Is a loss this big the mark of a hopeless team?
Not necessarily. I never thought the Buccaneers were going to make the playoffs this year (and obviously still don’t, after last night), but teams have suffered worse defeats than this and still managed to make the playoffs. Not many, but a few. The 1989 Oilers lost 61-7 in Week 15 to the Bengals, just two weeks before the playoffs began, where they lost 26-23 to the Steelers. A memorable recent example comes from 2010, when the Jets traveled to Foxborough in early December and lost 45-3 to the Patriots. A little more than one month later, New York traveled to New England again for a divisional-round matchup and came away with a 28-21 victory. Ah, variance.
Are the Buccaneers off to the worst three-game start in league history?
Well, you could technically claim they’re tied with hundreds of teams for the worst start in league history at 0-3, but we can probably employ better measures of analysis. One obvious example is point differential, which doesn’t particularly favor the Buccaneers after last night. After three losses, Tampa Bay’s point differential is a dismal minus-50, most of which comes from Thursday’s fiasco. That’s an average loss of nearly 17 points per game, which is pretty tough to do over a three-week stretch.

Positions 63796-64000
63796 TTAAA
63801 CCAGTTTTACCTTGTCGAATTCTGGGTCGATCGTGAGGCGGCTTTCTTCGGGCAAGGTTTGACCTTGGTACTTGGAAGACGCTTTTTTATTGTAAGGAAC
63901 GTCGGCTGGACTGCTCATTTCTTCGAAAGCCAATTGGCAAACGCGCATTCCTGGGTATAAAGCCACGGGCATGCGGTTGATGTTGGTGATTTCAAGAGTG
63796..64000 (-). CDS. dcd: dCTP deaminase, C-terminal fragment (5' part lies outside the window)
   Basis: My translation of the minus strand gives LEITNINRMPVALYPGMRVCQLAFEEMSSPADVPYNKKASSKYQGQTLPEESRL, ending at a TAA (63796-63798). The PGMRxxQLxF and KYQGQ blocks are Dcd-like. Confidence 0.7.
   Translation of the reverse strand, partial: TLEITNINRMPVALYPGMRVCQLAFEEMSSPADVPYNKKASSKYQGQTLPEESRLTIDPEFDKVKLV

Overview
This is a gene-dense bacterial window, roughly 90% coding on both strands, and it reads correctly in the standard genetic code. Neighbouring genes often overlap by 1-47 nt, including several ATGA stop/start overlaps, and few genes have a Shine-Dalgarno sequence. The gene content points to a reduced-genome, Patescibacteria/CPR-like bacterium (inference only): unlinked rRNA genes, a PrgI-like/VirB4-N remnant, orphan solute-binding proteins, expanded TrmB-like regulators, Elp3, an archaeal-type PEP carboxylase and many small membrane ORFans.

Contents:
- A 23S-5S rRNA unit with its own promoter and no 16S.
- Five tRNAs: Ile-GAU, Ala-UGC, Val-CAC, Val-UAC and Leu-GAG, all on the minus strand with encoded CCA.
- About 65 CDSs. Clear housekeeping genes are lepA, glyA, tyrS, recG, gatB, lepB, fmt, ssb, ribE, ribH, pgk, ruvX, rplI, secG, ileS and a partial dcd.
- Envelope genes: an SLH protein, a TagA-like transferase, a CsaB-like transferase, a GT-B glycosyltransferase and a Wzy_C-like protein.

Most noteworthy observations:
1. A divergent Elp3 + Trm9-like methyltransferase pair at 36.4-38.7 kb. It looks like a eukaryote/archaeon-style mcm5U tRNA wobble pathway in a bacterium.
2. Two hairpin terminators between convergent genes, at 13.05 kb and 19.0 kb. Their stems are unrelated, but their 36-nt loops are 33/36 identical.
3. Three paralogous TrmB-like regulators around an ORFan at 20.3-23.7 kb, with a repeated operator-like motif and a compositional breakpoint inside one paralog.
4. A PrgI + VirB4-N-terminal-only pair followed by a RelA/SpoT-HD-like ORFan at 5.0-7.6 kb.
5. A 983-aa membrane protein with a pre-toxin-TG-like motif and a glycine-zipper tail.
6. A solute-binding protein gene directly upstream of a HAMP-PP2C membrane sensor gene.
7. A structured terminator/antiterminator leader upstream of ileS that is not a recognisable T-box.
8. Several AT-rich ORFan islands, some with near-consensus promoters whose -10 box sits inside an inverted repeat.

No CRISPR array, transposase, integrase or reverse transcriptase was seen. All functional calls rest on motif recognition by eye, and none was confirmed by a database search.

Is it the worst start ever? Not even close. The 1950 Baltimore Colts1 lost 38-14, 31-0, and 55-13 in their first three games for a point differential of minus-97, nearly twice as bad as Tampa Bay’s total. More recently, Washington’s 2001 team started 0-3 with losses of 30-3, 37-0, and 45-13, combining to form a point differential of minus-96. Even more impressive, Washington turned things around and finished the year 8-8! For his work in turning things around, Marty Schottenheimer was fired after just one year at the helm and replaced by Steve Spurrier.
And this isn’t even the worst beginning to a season in franchise history. In 1993, the Craig Erickson–led Buccaneers started the year by losing 27-3 (to the 11-5 Chiefs), 23-7 (to the 11-5 Giants), and 47-17 (to the 7-9 Bears), which is 20 points worse than Tampa Bay’s bleak start to the 2014 campaign.